Will a Direct Election for Prime Minister Help Netanyahu?
If Bibi wins, will his detractors finally accept his leadership as the will of the people?
Right-wing parties in the Knesset are now pushing for a special direct election for prime minister. If approved, it would presumably block the center and left-wing parties from forming a governing coalition and prevent a fifth legislative election.
But will it help Netanyahu remain in power?
The idea of a direct election for prime minister was reportedly floated last week by Shas Part leader Aryeh Deri, and then presented to Netanyahu by Yamina Party chief Naftali Bennett. According to Hebrew media reports, Netanyahu is in favor of the proposal, and hopes that with Bennett’s backing it will pass a vote in the new Knesset.
No doubt other party leaders in the anti-Netanyahu bloc would be eager to directly challenge the incumbent prime minister in a direct election. But, polls consistently show that a strong plurality of Israelis prefer Bibi as their leader.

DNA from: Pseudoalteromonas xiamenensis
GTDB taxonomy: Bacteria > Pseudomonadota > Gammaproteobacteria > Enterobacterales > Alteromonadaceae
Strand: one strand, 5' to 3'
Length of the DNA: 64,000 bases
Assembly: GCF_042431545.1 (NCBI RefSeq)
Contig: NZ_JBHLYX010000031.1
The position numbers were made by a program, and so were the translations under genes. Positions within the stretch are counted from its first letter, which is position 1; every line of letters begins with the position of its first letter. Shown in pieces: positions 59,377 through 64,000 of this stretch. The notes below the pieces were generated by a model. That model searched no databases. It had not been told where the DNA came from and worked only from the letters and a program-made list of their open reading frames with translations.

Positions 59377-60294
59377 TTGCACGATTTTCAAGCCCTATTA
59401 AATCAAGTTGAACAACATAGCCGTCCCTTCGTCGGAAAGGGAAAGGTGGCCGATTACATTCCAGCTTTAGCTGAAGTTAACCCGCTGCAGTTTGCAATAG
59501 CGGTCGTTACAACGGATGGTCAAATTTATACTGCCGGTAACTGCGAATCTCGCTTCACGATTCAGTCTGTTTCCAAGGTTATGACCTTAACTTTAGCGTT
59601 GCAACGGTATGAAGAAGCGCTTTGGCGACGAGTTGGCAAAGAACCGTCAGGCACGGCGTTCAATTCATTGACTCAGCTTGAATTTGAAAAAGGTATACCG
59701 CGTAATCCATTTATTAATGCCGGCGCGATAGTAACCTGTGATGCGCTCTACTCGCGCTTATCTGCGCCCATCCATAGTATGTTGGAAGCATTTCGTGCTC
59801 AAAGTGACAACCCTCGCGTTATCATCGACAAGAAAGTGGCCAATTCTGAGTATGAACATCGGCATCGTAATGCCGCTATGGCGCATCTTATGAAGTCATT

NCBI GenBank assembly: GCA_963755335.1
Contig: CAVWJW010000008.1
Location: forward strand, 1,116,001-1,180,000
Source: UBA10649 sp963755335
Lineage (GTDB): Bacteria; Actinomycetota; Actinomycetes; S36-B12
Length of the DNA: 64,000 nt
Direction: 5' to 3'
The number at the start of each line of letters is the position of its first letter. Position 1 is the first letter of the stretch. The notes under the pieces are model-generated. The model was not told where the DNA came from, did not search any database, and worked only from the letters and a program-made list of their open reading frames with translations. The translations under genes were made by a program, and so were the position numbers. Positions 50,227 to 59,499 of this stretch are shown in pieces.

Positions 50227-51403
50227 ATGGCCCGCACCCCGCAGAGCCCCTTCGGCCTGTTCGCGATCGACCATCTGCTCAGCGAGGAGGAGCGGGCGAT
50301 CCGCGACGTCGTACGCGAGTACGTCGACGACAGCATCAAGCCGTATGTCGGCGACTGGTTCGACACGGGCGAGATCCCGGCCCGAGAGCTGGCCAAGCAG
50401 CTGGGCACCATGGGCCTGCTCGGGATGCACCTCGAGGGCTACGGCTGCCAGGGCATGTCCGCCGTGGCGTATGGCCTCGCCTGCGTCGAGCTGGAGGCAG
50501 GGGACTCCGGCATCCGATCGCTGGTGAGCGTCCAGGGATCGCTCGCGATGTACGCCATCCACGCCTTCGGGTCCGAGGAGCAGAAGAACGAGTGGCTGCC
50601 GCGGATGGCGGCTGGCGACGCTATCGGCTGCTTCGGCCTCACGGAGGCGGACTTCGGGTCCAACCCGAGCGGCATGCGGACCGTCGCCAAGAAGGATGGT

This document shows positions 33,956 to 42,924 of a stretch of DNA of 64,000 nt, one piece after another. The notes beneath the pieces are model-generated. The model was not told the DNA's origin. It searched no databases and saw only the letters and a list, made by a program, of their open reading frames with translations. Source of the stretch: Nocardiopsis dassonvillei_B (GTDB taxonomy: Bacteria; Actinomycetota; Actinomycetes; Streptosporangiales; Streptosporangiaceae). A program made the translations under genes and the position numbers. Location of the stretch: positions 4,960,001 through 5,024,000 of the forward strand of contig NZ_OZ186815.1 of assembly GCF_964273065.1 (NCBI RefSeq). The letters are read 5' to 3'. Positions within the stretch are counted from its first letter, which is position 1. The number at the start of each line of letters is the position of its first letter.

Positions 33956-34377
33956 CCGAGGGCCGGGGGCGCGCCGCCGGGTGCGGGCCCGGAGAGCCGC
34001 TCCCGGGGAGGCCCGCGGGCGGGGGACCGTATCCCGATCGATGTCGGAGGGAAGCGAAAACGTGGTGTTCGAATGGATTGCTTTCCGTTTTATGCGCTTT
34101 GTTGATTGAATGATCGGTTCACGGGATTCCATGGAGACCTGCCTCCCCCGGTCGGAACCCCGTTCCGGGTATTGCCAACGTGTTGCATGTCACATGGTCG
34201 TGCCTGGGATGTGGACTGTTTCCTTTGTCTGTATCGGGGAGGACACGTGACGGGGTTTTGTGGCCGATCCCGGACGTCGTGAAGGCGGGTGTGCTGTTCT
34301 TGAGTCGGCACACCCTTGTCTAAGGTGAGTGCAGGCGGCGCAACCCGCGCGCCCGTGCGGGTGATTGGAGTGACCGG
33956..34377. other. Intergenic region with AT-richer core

It is all but certain that Netanyahu would walk away with the most votes in a direct election for prime minister. However, that wouldn’t necessarily make his job of cobbling together a stable ruling coalition any easier.
A special election for prime minister wouldn’t change the make-up of the new Knesset, in which currently only 52 out of 120 lawmakers have committed to sitting in a Netanyahu-led government. Even if Bennett added his party’s 7 seats to the coalition, that would still give Netanyahu only 59. And given the Opposition’s overriding personal distaste for Bibi, a minority government under his leadership would be unlikely to survive its first year, let alone a full term.
There are only two ways such a solution will lead to an outcome that’s any more stable than the current situation:
- Somehow, someone other than Netanyahu wins the election for prime minister and a majority of lawmakers accept the result and join his government;
- Netanyahu wins, thus demonstrating that a plurality, if not most Israelis want him as prime minister and the right-wing parties currently opposed to his leadership accept the will of the public and join his coalition.